Winning Infamy and Disrepute: A few things are required to gain Infamy: an audience, a deed to tell about, and a flair for storytelling. Proof of the group’s deed in the form of plunder doesn’t hurt either.
To gain Infamy, the PCs must moor their ship at a port for 1 full day, and the PC determined by the group to be its main storyteller must spend this time on shore carousing and boasting of infamous deeds. This PC must make either a Bluff, Intimidate, or Perform check to gauge the effectiveness of her recounting or embellishing. The DC of this check is equal to 15 + twice the group’s average party level (APL), and the check is referred to as an Infamy heck. If the character succeeds at this check, the group’s Infamy and Disrepute both increase by +1 (so long as neither score is already at its maximum amount). If the result exceeds the DC by +5, the group’s Infamy and Disrepute increase by +2; if the result exceeds the DC by +10, both scores increase by +3. The most a party’s Infamy and Disrepute scores can ever increase as a result of a single Infamy check is by 3 points. If the PC fails the Infamy check, there is no change in her group’s Infamy score and the day has been wasted.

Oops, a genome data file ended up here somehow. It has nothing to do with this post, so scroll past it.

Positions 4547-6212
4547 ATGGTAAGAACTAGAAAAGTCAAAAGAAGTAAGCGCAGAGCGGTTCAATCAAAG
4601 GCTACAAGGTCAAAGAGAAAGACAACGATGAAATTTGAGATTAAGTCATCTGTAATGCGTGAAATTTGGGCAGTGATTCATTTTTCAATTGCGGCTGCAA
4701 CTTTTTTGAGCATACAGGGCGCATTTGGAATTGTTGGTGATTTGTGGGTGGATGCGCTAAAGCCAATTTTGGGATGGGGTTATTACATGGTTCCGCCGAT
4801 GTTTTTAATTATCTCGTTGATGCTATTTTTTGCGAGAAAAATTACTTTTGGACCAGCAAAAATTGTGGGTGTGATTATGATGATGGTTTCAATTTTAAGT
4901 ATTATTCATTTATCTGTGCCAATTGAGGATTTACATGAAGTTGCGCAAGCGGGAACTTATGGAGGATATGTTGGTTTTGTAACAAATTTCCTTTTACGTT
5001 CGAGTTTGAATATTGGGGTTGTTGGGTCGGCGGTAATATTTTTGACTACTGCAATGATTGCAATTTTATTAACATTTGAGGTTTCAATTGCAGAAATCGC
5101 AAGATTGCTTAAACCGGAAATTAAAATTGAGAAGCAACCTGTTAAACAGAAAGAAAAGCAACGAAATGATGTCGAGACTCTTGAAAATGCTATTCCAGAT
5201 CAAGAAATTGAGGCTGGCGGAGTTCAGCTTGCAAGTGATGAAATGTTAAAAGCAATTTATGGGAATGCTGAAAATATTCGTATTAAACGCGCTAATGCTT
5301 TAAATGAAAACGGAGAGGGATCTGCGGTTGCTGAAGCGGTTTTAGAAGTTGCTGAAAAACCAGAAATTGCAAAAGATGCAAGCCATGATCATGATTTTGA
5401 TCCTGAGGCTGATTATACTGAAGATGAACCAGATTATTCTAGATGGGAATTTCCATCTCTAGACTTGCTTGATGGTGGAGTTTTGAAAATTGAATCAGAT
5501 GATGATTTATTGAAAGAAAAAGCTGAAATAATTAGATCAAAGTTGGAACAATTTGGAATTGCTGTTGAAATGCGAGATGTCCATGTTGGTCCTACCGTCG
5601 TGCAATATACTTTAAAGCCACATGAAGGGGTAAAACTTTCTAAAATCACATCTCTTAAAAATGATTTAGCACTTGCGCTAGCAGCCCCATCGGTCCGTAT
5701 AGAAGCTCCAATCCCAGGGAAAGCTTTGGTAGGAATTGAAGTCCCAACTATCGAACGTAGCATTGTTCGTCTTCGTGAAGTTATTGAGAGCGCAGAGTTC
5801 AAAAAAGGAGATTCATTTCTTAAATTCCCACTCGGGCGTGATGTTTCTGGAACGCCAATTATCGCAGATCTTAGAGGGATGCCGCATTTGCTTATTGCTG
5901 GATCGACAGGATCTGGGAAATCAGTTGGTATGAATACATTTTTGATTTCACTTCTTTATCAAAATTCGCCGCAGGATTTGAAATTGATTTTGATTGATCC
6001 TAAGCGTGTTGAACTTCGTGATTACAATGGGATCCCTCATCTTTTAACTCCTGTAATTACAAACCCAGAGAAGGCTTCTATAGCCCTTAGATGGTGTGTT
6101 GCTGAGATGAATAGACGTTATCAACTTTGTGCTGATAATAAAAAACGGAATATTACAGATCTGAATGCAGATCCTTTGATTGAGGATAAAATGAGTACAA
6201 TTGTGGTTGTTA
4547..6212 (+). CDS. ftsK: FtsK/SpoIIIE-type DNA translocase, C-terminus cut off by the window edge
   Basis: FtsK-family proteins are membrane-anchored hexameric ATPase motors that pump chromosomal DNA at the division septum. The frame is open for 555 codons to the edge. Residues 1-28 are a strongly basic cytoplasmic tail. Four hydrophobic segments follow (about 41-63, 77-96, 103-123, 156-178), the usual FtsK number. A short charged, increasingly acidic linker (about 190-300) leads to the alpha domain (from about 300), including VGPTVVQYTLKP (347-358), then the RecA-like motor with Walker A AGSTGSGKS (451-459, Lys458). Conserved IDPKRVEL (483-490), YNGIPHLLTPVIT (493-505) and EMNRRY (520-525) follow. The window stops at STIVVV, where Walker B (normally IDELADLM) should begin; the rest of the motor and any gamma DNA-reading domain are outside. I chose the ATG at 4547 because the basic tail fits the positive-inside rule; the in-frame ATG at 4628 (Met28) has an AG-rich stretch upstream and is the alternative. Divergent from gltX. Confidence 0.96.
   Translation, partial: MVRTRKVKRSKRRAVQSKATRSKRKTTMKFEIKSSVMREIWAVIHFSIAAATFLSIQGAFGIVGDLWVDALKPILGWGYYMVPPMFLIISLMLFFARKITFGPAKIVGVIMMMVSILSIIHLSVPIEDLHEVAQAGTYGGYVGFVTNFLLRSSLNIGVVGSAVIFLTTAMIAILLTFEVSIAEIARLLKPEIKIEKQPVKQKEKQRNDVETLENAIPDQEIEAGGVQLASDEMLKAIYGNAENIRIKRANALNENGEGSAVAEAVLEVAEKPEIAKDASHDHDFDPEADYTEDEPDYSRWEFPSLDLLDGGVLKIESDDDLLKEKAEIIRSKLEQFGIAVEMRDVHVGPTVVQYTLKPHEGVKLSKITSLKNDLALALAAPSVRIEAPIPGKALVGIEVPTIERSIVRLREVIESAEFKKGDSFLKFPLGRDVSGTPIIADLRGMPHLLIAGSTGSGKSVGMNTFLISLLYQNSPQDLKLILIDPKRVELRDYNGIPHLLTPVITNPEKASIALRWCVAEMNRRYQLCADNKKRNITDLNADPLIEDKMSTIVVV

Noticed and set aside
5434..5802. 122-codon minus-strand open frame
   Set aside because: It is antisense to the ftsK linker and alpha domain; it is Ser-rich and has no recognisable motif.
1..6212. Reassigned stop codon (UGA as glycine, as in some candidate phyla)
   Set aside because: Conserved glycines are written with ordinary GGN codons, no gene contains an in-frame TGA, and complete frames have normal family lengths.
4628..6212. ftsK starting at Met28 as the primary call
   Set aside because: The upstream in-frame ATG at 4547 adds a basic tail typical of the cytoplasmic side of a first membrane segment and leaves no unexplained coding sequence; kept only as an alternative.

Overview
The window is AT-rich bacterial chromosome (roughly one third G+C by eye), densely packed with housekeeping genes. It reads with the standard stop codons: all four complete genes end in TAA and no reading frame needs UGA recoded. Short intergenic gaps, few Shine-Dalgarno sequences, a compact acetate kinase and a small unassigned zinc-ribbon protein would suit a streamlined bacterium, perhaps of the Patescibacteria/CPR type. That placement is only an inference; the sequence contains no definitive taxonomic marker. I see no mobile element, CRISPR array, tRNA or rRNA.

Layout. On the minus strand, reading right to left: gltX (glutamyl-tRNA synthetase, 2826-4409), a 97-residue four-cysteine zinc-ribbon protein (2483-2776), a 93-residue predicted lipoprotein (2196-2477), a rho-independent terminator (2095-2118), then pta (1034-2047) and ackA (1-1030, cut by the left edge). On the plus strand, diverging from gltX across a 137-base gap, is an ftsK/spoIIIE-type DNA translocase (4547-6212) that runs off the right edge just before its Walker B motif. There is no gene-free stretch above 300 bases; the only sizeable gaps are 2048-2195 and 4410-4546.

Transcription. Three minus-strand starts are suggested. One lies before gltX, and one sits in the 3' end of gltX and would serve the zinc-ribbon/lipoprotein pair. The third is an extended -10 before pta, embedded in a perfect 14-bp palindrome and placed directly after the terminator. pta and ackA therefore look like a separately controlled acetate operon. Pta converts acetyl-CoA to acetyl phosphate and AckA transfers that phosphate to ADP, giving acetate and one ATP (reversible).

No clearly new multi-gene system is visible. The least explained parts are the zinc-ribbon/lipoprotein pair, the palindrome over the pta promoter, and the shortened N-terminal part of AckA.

Occasionally, deeds of exceptional daring or depravity might win a party increases to its Disrepute. This sort of discretionary bonus to Disrepute is noted in the context of an adventure or determined by the GM.